Wednesday, 8 April 2015
Many primary schools have a veg patch and there is so much maths that can be linked to this topic – particularly involving measures and statistics. It is also a great way to link curriculum areas – science, healthy eating and maths.
There are some practical maths activities that fit in with the whole planting and growing process but it is also good to introduce some problem solving activities based on this theme.

#### Year 3-4          Areas of rectangles.

A gardener has a veg patch 20m2. The veg patch is a rectangle. How many different shapes could it be?
Draw as many different possible rectangles as you can with an area of 20m2
Use 1cm2 paper.

An extra challenge
Starting with 1m2 and going as far as you can - perhaps to 30m2, how many different rectangles and squares can you find for each number?  Draw the shapes for each. Don't forget you can include squares - they are special rectangles.

#### Year 5-6      Area and percentages

Design a vegetable garden using the following information.

• Area of vegetable garden: 600m2                       • The garden is divided up so that:
• Shape of vegetable garden: rectangle

Use 1cm2 paper. Draw a scale plan of your garden. Calculate the area of the garden taken up by each type of vegetable.

30% potatoes
10% carrots
25% peas
20% onions
15%  beans

### The practical maths

Planning the vegetable garden

• What is the length and width of the garden?  What is the area?

• Make a plan of your garden - what will your scale be? Try 1m of garden to 10cm on paper.

• How many rows can you have if they are 20 cm apart? Are your rows on the longest or shortest side of the plot?

• Compare prices of packets of plant seed (supermarkets online). Which are cheapest, most expensive?

• Check out the offers 2 for 3, buy 1 get 2nd half-price – which is best value?

• Hold a veg and plant sale after school. How much will you charge? What offers will you give?

• Did you make a profit? How much did the seeds cost? How much more did you make selling the plants and vegetables?

Planting out and care

• Reading and following instructions – always great if it is for a real situation.

• Calendars and time – which month are they planted?  How long do they take to grow? Which week will they be ready to harvest?

• Measuring distances between rows and between plants in each row.

• How many seeds/plants in a row? How many in 10 rows? How many rows can you get from 1 packet of seed?

• Write a timetable/plan for watering.

• Record the weather and decide on care for cold nights and hot days.

As the plants grow

• Keep records  - collect data on growth and present it on charts and graphs.

• Have a Plant Race – which are the top 10 growers each week? Which plants change position in the top 10?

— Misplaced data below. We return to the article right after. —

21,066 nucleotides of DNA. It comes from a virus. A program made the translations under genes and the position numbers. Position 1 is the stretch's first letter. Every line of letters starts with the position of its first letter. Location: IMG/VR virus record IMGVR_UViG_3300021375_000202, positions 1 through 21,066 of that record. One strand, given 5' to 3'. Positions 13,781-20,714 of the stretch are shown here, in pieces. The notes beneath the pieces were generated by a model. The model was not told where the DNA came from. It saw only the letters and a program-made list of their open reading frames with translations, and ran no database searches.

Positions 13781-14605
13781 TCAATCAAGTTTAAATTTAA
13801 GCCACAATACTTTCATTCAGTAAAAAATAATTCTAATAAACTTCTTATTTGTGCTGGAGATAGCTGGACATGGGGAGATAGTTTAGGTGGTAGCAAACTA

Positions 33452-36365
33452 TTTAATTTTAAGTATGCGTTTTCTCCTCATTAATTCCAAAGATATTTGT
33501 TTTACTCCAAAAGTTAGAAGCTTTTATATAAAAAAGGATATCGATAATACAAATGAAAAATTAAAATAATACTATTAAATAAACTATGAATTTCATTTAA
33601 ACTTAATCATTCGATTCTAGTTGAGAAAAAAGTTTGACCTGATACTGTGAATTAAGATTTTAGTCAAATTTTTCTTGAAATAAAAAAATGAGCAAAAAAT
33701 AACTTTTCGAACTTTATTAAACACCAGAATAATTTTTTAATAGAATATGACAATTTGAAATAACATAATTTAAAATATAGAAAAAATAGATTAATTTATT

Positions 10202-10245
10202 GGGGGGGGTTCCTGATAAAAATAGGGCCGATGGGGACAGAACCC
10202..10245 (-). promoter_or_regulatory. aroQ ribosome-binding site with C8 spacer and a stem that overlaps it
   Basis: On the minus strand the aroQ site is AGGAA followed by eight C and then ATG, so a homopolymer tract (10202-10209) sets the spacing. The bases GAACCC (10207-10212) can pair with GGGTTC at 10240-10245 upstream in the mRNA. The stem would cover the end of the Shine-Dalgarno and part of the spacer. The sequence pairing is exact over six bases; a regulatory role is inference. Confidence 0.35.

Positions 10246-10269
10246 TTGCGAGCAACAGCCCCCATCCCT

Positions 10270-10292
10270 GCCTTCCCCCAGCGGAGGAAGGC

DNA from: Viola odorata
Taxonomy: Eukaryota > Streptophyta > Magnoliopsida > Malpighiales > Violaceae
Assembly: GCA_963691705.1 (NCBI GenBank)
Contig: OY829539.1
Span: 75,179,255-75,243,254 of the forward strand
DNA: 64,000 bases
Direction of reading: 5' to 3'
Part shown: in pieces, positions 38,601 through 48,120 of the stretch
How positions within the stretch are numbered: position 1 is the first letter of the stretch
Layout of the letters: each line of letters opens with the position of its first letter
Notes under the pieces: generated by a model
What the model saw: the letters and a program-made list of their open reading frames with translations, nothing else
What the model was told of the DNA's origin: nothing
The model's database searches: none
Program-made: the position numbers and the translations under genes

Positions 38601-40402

• Bring in some science – compare the difference in growth between plants that have been given different amounts of water, light or kept at different temperatures.

### Which vegetables to grow?

The secret with children is spreading out the growing. These are a few of my favourites which can be harvested this term.

Mustard  or Cress – grow indoors for quick results. The roots can be seen within days and leaves eaten within 10 days. This is also obviously perfect for science experiments - water/no water, light/no light.

Pak Choi – the first leaves can be used in three weeks. Cut about 2-3cm from the ground and they will re-sprout.  You could leave one row to harvest later.

Lettuces – lots of varieties. Sow the seeds in trays and keep indoors until they have 5-6 leaves then plant them in rows outdoors. You can keep some indoors too. Plant one row to use as baby leaves and another to leave until they are fully grown. Loose leaf varieties will be ready after about 7 weeks and solid headed lettuces by the end of this term.

Spinach -  sow in rows outdoors and leaves can be cut from 5 weeks later, you can cut a few each week to the end of term.

The following have larger seeds and are easier to plant  - and easier to count!

Potatoes – sow both an early and late variety. Dig up the early crop in the last week of this term and the late crop when you return in September.

Courgettes – plant outdoors and you can eat a few of the flowers (delicious on pizza) as well as pick courgettes in about 8 weeks.

Runner beans – great to watch grow and for collecting data and presenting in height charts. However harvesting will be during the summer holidays. Great for KS1 and linking it to Jack and the Beanstalk.

French beans  - not as exciting to watch grow as runner beans but you will get beans by July.

Pumpkins are exciting to grow – and although you’ll see small pumpkins by the end of July leave them until the Autumn term ready for Halloween.

Watermelons and Cantaloupe need a very warm sunny position (or cover) but you can get small melons by July.  Officially a vegetable but to most of us feel like a fruit – it’s a nice addition to the other vegetables.

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